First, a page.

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Infective endocarditis (IE) in pediatric patients is often associated with an underlying congenital heart defect. However, structurally normal hearts may also be infected. Accurate diagnosis and appropriate medical management, are required to achieve a satisfactory outcome of this previously uniformly fatal disease.

Establishment of infective endocarditis results from the interaction of several host and microbial factors. Endocardial surfaces damaged by turbulent blood flow attract platelets and fibrin, leading to the formation of a nonbacterial thrombotic lesion. Experimental animal models have demonstrated that healthy, intact endothelium is resistant to colonization by circulating microbes; in contrast, damage of endocardium (as with a plastic catheter or a jet of blood) leads to rapid microbial colonization. The endocardium appears to be a preferential site of microbial adherence and may have some specificity for binding with certain bacteria.1-3

Two mechanisms, the Venturi and jet effects, combine to damage endocardial surfaces as blood is forced from an area of high pressure into a low-pressure sink. The Venturi effect deposits bacterial colonies immediately beyond the orifice that separates high and low pressure areas. Large pressure gradients are essential to these mechanisms, which explains the low risk of infective endocarditis in isolated atrial septal defects and the higher risk of infective endocarditis in small, rather than large ventricular septal defects.

Following endocardial damage, bacterial access to the bloodstream and adherence to endocardial surfaces are required for the establishment of infective endocarditis. It is now thought that the great majority of infective endocarditis develops as the result of transient bacteremia related to activities of daily life,2 but not all bacteria are capable of initiating this process. The presence of several factors, including bacterial surface polysaccharides, endothelial binding proteins, and agglutinating antibodies that clump bacteria, promote adherence of organisms to damaged endocardial surfaces. In some cases, microbial invasiveness may be more important than host or tissue factors in initiating infection.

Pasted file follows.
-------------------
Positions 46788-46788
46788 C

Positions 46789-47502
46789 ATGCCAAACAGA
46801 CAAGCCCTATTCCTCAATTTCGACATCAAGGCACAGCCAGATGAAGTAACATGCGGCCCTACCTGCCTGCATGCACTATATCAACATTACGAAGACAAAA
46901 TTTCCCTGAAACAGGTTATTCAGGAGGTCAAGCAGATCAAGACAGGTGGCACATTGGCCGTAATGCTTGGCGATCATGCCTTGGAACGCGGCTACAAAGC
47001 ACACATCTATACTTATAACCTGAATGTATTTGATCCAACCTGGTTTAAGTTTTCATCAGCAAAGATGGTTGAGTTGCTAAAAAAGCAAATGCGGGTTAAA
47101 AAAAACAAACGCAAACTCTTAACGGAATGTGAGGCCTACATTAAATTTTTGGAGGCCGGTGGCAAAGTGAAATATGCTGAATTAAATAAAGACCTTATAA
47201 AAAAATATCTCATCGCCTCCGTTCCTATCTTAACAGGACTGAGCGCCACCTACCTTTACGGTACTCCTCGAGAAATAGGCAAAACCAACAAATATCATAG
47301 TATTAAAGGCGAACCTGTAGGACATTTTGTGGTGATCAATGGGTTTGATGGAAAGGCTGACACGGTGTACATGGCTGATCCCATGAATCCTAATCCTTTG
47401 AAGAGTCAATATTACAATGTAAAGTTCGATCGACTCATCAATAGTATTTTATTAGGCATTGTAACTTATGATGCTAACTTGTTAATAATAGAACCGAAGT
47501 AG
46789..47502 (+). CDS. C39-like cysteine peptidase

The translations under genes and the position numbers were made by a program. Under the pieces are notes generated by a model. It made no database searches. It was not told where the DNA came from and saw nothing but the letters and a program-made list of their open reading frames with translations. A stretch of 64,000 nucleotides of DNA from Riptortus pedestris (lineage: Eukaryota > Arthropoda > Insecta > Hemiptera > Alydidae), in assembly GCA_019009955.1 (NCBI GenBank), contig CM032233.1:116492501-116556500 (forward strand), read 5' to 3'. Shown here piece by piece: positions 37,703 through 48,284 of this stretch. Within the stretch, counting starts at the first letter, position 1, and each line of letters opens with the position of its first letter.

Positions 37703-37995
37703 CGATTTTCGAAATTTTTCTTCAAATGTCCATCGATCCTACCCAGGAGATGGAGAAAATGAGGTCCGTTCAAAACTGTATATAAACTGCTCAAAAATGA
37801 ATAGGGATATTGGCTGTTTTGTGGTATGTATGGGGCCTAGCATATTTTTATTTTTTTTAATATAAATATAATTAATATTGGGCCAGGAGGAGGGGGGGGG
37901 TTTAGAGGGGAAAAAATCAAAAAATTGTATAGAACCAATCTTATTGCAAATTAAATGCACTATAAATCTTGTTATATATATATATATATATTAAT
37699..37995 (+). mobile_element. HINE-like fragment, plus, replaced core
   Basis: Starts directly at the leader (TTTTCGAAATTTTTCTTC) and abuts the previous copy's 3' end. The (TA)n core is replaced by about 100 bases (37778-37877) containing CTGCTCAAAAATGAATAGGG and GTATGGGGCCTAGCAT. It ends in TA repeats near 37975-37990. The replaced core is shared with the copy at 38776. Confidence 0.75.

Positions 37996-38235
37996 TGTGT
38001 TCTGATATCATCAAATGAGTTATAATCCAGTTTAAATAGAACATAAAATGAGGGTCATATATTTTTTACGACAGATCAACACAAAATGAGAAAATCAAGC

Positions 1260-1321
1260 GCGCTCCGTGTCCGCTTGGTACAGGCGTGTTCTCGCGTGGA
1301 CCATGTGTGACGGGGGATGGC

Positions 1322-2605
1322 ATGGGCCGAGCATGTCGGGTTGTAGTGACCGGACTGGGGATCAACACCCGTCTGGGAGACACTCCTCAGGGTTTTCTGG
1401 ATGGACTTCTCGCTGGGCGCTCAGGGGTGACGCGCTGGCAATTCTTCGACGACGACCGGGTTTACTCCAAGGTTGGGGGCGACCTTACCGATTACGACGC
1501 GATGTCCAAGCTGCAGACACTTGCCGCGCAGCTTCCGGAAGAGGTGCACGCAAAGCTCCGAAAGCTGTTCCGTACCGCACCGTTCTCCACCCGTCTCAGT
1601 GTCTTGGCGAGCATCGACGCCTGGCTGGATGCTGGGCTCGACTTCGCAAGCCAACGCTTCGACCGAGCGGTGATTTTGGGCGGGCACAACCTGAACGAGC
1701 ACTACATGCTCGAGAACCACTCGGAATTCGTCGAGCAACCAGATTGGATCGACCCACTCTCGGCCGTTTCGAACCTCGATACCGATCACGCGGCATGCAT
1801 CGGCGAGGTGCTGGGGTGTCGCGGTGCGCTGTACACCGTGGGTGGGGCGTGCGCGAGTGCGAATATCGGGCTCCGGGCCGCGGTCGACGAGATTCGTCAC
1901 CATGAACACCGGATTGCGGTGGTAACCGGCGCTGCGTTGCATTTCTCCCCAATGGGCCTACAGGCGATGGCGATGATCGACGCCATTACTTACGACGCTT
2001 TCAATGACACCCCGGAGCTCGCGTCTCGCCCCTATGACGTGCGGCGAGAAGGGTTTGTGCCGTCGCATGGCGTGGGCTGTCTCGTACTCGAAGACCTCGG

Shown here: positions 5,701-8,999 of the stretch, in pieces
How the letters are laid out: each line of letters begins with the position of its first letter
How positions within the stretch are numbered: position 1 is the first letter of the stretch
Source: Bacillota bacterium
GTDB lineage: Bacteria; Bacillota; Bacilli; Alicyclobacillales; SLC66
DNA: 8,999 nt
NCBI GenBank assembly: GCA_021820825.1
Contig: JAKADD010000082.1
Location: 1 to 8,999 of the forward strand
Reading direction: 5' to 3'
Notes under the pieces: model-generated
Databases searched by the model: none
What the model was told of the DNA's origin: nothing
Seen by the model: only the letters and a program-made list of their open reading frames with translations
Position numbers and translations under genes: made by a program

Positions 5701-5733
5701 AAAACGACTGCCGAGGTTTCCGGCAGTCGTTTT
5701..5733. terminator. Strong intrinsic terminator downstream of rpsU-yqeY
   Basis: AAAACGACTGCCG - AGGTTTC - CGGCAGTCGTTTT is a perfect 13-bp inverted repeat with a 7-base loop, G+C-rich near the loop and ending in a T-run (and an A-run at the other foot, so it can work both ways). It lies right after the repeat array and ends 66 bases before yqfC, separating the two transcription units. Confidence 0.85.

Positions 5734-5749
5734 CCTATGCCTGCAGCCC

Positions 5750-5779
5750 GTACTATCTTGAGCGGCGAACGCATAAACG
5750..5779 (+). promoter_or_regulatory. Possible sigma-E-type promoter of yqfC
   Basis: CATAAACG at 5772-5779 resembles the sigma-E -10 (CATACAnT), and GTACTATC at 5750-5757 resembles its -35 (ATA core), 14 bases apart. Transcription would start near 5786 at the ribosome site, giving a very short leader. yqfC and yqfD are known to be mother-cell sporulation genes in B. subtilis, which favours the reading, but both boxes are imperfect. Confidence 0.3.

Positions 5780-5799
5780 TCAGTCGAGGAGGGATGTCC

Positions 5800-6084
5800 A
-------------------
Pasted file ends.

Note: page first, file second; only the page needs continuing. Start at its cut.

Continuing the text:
Many of the classic manifestations of infective endocarditis (IE) are immunologically mediated. In IE patients with arthralgias and arthritis, splenomegaly, Roth spots, glomerulonephritis, and thrombocytopenia, circulating immune complex levels are significantly higher than in IE patients without these manifestations. Levels of immune complexes decline as these physical manifestations resolve.

Bacteremia in patients with infective endocarditis is generally low grade and continuous. As much as 10% of cases of infective endocarditis yield consistently negative blood cultures, most often as a result of prior antibiotic therapy. Fastidious organisms with special growth requirements may be difficult to culture. Bacteria infecting right-sided heart lesions may be filtered by pulmonary phagocytes, significantly reducing the number of bacteria in a peripheral blood sample. In evaluating patients for infective endocarditis, it is preferable to obtain at least three separate blood cultures over a 24- to 48-hour period if the patient is stable. Blood should not be drawn through indwelling vascular catheters because contamination may be misleading. If only one of several ...

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